The Telegraph misleads further with pieces on High Speed Rail 2

9:45 am - January 7th 2013

by Tim Fenton    

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The Telegraph yesterday gave a platform to Tory MP Cheryl Gillan, who represents Chesham and Amersham, to rant freely about the HS2 project, which she calls a “Labour initiated folly” to “take a few minutes off the time of a journey to Birmingham (35 mins actually).

The rest of her scattergun analysis is similarly shaky. She asserts that the cost is “rising steeply”, although construction work has not yet started, and that the cost/benefit ratio of the project “should shame the Treasury into calling an immediate halt”, although this is estimated to be around 2.15 for the “Y network”, or an outlay of £30 billion bringing benefits of £64.5 billion, putting the return in the “high” category.

Moreover, her assertion that HS2 will not connect to HS1 is wrong, and the obsession with serving “our main hub airport” is bizarre (there’s no high speed line connecting to the main airports of Madrid, Barcelona, Rome, Milan, Berlin, Munich, or Brussels, for instance).

But the Telegraph also knows that the project has been green lighted, and so also carried a piece informing readers where HS2 north of Birmingham is going to go.

Here, it is told that Sheffield will “lose out”, although a station will be located at Meadowhall, which is, er, in Sheffield, with good local rail connections to Doncaster, Hull, Barnsley and of course Sheffield city centre.

Elsewhere, the Telegraph is a little shaky on the route of HS2 to Manchester, asserting that it will go via Crewe, although my information is that it will pass to the north east of the town, with a parkway station close to the M6 for Stoke and the Potteries, and a spur to the Kidsgrove to Crewe line to allow HS2 services to serve Chester and Liverpool. And I’m not sure about that “Manchester Airport station” idea.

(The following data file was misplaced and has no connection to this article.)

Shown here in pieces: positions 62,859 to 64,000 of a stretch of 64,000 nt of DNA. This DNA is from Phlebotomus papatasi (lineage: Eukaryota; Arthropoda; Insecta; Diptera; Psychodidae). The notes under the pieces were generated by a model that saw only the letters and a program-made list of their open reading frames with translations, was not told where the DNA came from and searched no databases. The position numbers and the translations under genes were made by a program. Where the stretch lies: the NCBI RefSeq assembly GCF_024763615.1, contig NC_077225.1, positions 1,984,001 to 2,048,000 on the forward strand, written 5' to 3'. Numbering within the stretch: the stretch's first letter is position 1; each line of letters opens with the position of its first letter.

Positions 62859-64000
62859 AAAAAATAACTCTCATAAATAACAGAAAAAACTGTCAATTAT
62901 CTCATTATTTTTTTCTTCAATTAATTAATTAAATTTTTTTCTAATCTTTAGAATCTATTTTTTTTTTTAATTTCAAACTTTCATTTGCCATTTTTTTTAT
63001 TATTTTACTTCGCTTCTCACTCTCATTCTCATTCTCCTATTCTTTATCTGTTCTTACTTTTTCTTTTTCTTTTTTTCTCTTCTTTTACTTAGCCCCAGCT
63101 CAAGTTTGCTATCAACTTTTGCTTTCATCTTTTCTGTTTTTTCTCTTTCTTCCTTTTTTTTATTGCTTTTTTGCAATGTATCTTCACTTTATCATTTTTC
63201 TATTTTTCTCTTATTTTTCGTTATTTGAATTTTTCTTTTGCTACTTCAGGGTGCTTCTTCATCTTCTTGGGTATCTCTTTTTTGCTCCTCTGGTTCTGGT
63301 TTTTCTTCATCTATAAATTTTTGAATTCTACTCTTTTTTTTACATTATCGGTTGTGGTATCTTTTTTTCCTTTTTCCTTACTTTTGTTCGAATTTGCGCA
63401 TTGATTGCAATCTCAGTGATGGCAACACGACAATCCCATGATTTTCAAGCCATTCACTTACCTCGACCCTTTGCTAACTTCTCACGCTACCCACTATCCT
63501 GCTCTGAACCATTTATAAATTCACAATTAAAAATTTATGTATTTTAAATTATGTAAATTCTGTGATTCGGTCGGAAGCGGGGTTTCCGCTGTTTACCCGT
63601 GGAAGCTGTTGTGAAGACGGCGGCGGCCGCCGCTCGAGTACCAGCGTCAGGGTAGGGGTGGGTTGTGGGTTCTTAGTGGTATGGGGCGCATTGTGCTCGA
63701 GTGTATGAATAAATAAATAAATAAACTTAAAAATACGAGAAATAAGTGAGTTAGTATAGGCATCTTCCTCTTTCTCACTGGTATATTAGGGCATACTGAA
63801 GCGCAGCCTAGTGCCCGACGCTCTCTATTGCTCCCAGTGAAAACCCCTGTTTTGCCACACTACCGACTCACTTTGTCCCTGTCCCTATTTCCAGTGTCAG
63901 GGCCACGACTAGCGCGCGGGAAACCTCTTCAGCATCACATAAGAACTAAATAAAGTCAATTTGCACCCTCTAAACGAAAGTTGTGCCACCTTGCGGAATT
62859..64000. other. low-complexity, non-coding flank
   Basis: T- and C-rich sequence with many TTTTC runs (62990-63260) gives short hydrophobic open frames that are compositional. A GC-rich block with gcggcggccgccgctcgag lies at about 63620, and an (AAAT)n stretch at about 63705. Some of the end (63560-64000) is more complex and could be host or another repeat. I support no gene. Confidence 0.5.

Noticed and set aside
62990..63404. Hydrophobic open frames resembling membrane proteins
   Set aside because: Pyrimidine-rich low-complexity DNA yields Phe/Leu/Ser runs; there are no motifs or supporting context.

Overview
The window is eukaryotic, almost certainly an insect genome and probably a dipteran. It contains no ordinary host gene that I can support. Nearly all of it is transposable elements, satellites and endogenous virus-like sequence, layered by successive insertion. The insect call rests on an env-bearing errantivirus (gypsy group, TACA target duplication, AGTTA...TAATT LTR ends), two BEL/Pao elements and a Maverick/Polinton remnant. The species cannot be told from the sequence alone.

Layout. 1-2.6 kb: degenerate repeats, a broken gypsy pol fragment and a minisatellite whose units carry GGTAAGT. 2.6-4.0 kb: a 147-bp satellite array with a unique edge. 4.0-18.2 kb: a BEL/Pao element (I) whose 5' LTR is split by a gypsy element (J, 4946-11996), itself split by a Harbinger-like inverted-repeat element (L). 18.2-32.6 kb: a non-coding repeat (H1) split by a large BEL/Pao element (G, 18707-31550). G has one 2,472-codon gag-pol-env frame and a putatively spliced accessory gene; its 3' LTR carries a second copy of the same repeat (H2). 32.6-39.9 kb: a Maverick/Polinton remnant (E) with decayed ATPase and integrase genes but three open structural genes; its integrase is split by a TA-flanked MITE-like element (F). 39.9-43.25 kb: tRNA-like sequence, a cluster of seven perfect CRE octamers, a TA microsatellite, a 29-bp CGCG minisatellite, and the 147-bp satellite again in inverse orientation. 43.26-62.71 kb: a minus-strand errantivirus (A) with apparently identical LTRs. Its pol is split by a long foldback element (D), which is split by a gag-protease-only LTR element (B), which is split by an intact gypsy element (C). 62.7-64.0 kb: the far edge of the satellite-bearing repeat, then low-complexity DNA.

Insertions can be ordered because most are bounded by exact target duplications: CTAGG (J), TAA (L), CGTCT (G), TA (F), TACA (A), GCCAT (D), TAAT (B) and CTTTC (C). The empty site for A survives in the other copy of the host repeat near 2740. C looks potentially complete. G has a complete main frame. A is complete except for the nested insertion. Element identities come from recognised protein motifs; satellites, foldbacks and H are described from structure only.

What David Millward’s article misses completely, to no surprise, is that HS2 will free up capacity on the existing network for regional passenger services, and most importantly, freight trains, these each taking dozens of lorry movements off the road network.

Moreover, freight traffic is a profitable business for the railway, which should find favour with politicians unhappy about rail subsidies.

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About the author
Tim is a regular contributor to Liberal Conspiracy. He blogs more frequently at Zelo Street
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Reader comments

HS2 is a disgusting white elephant project that will rip up 100s of ancient forests and scar some of England’s most beautiful country side. It will also add to the nation’s bankruptcy all for the sake of a few minutes off a journey that probably isn’t even necessary. Eff HS2.

2. Richard Gadsden

The HS1-HS2 link is, for me, the entire point of HS2.

If someone (probably a consortium like Thalys) decides to build high-speed trains compatible with multiple national networks and with sleeper cars in, then it should be possible to get on a train in Manchester/Leeds in the evening and wake up a couple of thousand miles away – Madrid, Barcelona, Rome, Venice, Vienna, Berlin, Copenhagen are the obvious ones, as those are the sleepers that currently leave Paris at conventional speeds.